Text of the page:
Guru Rhadha stages Nauka Charithram in Bay Area

Guru Rhadha staged her Nauka Charithram to a Bay Area audience on May 9, at Los Altos, CA. It was a fantastic showcase of the Vazhuvoor style, Thyagaraja compositions, and Rhadha’s choreography. Thanks to Yuva Bharati for bringing the event to us.

In a refreshingly all traditional – sans stage props or folksy costumes – presentation, six dancers transported us to an enchanted time when gopis had the luxury of abandoning their chores to follow Krishna’s sweet melodies. Three of the dancers were Rhadha’s own students: Vibhushitha Chandrasekaran, Samyuktha Narayan and SangitaVasudevan. Two were independent artists Navia Natarajan and Kavita Thirumalai. The dancer who played Krishna was a young, freshly arangetram’ed Samhita Kadiyala, a student of Sugandha Sreenath.

The opening act introduced us to the gopis, each immersed in their lives – de-husking rice and grinding spices, tending to cattle, getting dressed, plucking flowers – till they hear the flute. Navia smoothing her tresses was particularly memorable; one could picture her unruly hair. Rhadha would cadence her sollukattu to match the actions, which heightened the effect. However, given the high quality of choreography it was dissatisfying that there were only two gopis doing shringara.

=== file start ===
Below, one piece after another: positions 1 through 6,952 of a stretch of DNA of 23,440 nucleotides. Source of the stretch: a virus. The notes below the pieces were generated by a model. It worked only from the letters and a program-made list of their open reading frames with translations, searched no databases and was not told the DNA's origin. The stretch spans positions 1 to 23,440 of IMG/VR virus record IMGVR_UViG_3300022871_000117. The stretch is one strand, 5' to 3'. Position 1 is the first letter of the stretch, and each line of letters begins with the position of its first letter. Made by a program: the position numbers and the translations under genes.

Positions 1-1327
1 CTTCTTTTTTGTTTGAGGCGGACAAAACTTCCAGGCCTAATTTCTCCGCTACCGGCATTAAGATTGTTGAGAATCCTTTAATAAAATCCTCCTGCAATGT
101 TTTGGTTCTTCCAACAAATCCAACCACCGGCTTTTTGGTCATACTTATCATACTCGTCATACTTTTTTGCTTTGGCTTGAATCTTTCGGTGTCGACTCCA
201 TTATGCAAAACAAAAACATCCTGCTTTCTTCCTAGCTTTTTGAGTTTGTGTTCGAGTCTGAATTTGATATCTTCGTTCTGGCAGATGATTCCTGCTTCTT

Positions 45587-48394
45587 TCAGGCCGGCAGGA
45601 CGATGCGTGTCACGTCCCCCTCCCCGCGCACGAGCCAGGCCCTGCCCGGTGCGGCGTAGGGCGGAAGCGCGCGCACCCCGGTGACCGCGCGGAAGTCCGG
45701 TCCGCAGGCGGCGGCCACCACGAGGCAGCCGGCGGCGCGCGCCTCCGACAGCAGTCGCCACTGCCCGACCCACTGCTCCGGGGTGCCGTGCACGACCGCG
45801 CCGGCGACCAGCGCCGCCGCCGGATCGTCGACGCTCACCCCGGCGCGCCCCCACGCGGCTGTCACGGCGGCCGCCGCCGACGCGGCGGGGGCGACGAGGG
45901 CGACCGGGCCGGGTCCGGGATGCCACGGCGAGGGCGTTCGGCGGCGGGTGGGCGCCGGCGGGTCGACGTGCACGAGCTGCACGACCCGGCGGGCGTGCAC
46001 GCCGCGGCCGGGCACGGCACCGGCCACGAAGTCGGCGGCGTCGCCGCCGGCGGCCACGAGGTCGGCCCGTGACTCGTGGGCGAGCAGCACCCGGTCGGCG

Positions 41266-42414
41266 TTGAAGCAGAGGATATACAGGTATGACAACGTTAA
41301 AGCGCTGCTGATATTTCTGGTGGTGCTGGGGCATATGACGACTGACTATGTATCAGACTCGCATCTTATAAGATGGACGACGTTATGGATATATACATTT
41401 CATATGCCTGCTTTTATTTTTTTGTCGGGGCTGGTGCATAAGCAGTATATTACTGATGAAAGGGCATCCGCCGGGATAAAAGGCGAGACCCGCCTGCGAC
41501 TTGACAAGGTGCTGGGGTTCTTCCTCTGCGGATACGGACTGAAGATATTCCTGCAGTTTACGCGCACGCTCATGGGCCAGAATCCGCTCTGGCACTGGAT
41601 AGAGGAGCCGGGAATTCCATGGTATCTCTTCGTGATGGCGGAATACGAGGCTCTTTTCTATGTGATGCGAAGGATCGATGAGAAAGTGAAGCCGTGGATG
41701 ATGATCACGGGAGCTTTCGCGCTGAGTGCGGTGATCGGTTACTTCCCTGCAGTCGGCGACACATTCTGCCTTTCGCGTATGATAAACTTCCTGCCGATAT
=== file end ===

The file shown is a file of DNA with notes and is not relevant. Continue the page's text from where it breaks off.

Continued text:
The next scene had a young Krishna waiting, confident that the gopis cannot resist his company. Once the gopis gather around, they want to prolong the pleasure of companionship discussing if, perhaps a boat ride on the serene Yamuna would be a good idea. Thyagaraja’s insight into the inner workings of women is amazing: the time spent in anticipation of the joy has to be commensurate with the actual event, it seemed – Rhadha got the dancers to elaborate on Choodare beautifully. The gopis indulge in delightful descriptions of the scene before them, they then debate whether to take Krishna: Kavita brought to life the more cautious gopi, saying, “He is young, privileged, won’t it be better to leave him behind?”

Samhita is young for real; the reaction at the prospect of being left behind came through solidly, ably borne by Thyagaraja’s words, as Krishna tries negotiating: “Surely, you need a man to steer the boat? Need I remind you that I vanquished Kalia and am an avatar of Vishnu?”